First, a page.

Rufino Tamayo (1899-1991) was an influential Mexican painter and printmaker, recognized for his masterly use of color and distinctive artistic techniques. Influenced by a variety of different movements such as Cubism and Surrealism, Tamayo was strongly drawn to pre-Columbian art.
Born in 1899, he moved to Mexico City at the age of 11 to live with his aunt after becoming orphaned. His studies revolved around art and he devoted himself entirely to creating artwork. He became the head of the Department of Ethnographic Drawing at the National Archeology Museum in Mexico City, where he drew pre-Columbian objects found in the museum’s collection.
Tamayo’s subjects range from his iconic watermelons, to people, and animals. When describing the importance of his work, he said, “Art is a means of expression that must be understood by everybody, everywhere. It grows out of the earth, the texture of our lives, and our experience.” After the Mexican Revolution, Tamayo strayed from his contemporaries, and started creating work that he believed was representing the traditional Mexico.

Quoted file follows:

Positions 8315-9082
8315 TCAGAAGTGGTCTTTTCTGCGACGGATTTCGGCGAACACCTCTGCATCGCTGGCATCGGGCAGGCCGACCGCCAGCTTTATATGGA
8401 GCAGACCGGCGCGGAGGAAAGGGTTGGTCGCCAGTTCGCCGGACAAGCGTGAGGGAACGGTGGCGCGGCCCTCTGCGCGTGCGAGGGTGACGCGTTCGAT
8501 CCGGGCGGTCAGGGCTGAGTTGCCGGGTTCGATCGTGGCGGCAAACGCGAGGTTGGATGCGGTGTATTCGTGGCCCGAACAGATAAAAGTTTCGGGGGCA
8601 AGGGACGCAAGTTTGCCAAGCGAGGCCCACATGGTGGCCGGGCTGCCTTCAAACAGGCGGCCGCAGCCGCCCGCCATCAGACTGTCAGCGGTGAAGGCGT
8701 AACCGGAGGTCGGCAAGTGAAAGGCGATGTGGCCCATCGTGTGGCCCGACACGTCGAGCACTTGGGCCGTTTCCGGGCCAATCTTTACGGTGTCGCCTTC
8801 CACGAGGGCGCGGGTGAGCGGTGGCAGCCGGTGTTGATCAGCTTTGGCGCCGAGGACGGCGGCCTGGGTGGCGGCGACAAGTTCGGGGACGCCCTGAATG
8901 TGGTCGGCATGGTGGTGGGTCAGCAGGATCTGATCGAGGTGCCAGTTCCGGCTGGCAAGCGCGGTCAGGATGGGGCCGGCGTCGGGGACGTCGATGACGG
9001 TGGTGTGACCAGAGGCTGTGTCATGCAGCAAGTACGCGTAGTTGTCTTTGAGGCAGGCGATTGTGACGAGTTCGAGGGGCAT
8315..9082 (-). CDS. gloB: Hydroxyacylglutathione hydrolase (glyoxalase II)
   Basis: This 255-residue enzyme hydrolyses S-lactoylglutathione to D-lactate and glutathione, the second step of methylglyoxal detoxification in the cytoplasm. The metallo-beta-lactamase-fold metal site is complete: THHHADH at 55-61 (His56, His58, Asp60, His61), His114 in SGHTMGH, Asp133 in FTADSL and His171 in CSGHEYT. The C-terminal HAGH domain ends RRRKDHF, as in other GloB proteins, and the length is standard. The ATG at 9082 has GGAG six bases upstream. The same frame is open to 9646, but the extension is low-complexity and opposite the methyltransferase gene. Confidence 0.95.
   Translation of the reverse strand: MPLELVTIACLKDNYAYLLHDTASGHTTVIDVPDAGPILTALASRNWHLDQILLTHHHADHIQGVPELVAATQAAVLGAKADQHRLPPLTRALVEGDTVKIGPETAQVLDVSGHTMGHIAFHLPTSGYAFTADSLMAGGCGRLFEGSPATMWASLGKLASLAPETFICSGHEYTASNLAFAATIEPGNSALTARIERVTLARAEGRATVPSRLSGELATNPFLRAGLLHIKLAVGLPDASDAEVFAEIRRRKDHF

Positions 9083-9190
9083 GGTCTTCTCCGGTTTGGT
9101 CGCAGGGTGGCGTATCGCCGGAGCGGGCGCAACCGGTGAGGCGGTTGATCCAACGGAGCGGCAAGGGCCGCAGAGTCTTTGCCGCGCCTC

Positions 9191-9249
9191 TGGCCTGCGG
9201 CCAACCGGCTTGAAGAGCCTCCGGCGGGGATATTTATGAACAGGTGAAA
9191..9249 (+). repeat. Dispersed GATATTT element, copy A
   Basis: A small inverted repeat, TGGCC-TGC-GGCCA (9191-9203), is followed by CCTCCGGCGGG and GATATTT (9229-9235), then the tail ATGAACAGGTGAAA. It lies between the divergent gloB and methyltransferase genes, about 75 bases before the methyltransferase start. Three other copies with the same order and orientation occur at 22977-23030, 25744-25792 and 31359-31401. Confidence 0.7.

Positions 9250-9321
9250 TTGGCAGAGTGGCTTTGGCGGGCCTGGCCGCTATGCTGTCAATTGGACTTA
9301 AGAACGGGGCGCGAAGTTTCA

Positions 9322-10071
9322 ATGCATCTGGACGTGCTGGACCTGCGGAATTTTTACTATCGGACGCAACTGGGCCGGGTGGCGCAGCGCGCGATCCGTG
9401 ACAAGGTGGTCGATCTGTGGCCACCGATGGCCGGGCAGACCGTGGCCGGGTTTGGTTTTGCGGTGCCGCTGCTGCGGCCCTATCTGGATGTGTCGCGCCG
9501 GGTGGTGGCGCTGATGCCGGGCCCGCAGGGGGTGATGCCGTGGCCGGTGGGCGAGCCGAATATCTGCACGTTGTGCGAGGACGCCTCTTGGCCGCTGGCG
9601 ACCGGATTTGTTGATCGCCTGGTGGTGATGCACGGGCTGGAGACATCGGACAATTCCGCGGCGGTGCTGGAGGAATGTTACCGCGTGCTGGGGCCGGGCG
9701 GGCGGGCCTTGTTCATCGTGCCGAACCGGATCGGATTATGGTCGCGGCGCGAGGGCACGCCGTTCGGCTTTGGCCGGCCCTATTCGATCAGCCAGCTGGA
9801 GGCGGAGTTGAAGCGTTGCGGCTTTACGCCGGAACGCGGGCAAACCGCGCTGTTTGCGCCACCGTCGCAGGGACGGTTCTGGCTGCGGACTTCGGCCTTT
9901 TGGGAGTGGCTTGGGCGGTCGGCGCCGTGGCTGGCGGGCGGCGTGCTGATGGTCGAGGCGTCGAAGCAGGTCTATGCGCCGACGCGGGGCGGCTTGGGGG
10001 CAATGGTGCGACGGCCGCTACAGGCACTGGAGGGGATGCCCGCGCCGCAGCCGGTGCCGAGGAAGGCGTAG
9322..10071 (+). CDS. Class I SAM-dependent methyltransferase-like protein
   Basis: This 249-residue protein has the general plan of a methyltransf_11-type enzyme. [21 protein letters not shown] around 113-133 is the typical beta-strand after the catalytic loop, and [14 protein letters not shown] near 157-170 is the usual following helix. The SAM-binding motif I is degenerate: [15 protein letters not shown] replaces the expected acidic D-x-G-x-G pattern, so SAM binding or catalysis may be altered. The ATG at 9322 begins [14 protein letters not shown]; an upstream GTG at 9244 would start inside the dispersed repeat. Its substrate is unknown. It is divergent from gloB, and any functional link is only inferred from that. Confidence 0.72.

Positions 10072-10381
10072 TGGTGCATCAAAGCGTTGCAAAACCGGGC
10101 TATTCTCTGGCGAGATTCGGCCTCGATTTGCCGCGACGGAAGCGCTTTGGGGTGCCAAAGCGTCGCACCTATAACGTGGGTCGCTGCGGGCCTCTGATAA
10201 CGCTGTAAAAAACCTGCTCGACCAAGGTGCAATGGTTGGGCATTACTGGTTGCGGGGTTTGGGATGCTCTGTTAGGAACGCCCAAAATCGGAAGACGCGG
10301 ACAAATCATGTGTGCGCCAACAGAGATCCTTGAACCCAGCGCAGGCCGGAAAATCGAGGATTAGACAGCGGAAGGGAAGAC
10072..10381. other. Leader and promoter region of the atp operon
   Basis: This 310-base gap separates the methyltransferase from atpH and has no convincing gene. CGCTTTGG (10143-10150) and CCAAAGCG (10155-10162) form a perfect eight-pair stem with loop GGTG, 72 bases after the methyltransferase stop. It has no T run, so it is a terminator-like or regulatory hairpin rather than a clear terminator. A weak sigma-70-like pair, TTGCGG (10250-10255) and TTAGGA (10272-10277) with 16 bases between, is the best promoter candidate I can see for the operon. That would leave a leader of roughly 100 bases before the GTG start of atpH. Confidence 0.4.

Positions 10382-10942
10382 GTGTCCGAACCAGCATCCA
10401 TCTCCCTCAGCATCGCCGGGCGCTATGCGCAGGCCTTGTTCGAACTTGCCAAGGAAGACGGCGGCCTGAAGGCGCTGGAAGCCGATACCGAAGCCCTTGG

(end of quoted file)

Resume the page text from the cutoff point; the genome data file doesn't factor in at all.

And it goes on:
He moved to New York City with his wife from 1937-1948 and had his first show at Weyhe Gallery. Tamayo’s career continued to grow and gain credibility. Along with Luis Rema, Tamayo pioneered a new print-making technique called mixografia. This technique allows for a traditional lithographic print to be created in relief, adding further dimension and texture to the work.
Tamayo’s work is exhibited in galleries and museums throughout the world, including in many important private and public collections: Tamayo Contemporary Art Museum, Mexico City, Mexico; Solomon R. Guggenheim Museum in New York City; Museo Nacional Centro de Arte Reina Sofía, Madrid, Spain; San Francisco Museum of Art, California; The Museum of Modern Art in New York City.